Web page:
Marriages: There are financial accounts 1691–1705 and prior to December 1783 there are only entries of Consignation Money and of sums collected at marriages. There are no entries December 1785–October 1787 and only one entry September 1800–January 1803, one for January 1813–January 1815 and none for July 1818–October 1820.
Deaths: Deaths for Mortcloth Dues prior to March 1778.
Source: Key to the Parochial Registers of Scotland, by V. Ben Bloxham, pub. 1970. British Book 941 K23b.
Established Church—Kirk Session Records
The Kirk session was the court of the parish. The session was made up of the minister and the land owners and business men of the parish, chosen to serve on the session. The Kirk session dealt with moral issues, minor criminal cases, matters of the poor and education, matters of discipline, and the general concerns of the parish. Kirk session records may also mention births, marriages, and deaths.
Here is a list of the surviving Kirk session records for this parish:
Note: Available at the National Archives of Scotland, Edinburgh, record CH2/72.
Nonconformist Church Records
A nonconformist church is any church that is not the Established church. Read more about nonconformity in Scotland in the article on the Scotland Church Records Union Lists.
There are none for this parish.
Civil Registration Records
Government or civil registration of births, marriages, and deaths (also called statutory records) began on January 1, 1855 in Scotland. Each parish has a registrar's office and large cities have several. The records are created by the registrars and copies are sent to the General Register Office in Edinburgh. Annual indexes are then created for the records for the whole country.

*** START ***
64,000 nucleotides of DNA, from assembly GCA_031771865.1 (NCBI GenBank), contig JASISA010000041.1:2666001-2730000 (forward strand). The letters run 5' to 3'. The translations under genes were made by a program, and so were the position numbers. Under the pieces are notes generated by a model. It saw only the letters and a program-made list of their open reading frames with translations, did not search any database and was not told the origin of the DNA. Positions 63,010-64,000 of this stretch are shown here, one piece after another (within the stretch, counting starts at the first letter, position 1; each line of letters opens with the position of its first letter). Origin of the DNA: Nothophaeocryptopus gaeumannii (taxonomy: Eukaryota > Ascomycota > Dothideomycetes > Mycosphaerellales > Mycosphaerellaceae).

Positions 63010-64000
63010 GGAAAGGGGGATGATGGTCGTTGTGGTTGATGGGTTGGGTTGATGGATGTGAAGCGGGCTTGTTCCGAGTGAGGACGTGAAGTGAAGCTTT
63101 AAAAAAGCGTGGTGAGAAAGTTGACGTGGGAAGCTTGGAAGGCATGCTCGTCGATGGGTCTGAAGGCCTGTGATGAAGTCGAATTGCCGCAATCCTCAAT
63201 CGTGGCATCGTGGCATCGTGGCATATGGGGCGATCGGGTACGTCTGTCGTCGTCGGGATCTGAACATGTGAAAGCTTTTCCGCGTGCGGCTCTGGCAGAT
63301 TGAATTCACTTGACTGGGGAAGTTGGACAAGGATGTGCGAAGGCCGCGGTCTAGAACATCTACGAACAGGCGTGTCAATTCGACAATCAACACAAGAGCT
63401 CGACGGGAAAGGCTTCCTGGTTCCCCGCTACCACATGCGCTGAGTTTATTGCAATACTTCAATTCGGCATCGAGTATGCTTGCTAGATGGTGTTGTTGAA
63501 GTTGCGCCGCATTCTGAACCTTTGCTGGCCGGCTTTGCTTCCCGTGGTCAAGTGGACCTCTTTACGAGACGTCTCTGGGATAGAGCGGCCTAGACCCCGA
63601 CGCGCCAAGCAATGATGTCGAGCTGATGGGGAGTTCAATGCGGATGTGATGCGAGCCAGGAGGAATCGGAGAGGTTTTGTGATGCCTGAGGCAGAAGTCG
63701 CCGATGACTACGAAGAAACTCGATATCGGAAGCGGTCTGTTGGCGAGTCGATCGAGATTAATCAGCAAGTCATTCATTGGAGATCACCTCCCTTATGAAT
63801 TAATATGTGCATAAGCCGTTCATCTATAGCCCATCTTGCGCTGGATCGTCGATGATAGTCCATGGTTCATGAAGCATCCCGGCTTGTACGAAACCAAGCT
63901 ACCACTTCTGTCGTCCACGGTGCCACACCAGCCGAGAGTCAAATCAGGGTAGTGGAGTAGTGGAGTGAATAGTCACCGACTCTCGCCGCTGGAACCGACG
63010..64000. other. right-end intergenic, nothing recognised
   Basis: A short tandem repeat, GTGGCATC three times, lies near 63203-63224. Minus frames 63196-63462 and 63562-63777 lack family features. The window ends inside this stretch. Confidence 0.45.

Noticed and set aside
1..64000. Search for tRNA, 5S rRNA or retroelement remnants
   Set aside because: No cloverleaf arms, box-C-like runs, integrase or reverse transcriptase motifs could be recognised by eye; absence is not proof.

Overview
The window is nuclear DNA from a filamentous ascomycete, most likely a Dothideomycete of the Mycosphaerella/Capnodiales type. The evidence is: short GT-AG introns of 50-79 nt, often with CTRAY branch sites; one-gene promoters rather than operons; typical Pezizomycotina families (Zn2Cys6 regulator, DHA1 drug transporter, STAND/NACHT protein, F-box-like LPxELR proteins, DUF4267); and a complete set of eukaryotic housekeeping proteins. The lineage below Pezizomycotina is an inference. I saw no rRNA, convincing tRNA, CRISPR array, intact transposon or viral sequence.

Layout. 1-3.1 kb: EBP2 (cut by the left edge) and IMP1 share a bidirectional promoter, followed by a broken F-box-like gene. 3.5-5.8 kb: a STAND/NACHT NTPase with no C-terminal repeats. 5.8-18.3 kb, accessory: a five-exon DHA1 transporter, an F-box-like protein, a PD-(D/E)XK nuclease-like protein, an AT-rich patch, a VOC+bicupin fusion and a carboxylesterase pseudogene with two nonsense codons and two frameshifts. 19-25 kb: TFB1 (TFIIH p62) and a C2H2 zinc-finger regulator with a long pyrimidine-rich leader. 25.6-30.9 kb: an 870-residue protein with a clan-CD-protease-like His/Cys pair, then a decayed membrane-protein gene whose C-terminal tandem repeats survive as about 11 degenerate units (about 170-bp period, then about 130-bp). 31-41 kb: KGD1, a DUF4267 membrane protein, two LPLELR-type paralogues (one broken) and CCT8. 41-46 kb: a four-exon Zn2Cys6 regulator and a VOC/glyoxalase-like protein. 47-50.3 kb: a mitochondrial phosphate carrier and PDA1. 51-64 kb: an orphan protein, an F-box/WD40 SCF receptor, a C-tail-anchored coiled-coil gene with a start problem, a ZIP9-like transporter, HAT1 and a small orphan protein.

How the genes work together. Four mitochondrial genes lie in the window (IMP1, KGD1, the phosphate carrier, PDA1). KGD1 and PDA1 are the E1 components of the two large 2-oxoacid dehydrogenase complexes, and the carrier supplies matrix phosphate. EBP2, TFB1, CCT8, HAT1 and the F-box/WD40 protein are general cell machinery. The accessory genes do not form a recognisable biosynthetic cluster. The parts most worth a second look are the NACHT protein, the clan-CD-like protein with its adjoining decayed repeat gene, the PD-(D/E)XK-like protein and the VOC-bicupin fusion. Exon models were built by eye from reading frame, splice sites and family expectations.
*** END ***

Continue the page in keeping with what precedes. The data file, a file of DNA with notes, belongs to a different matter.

See the article on Scotland Civil Registration for more information and to access the records.
Covington and Thankerton was under the probate jurisdiction of the Commissary Court of Lanark until 1823, and since then has been under the Sheriff's Court of Glasgow. Probate records for 1513- 1901 are indexed online at www.scotlandspeople.gov.uk. You must register on the website but use of the index to probate records, called 'Wills & Testaments,' is free. You may then purchase a copy of the document or, if the document is before 1823, it will be on microfilm at the Family History Library. To find the microfilm numbers, search in the library catalog for the 'Place-names' of Lanark and the subject of 'Probate records.' Then click on the link to the records of the Commissariat of Lanark.
The library also has some post-1823 probate records for Lanark. Look in the library catalog for the 'Place-names' of Lanark and the subjects of 'Probate Records' and 'Probate Records - Indexes.'
Read more about Scotland Probate Records.
- Lewis, Samuel A., A Topographical Dictionary of Scotland (1846), pp. 218-233. Adapted. Date accessed: 27 February 2014.
Return to the Lanarkshire parish list.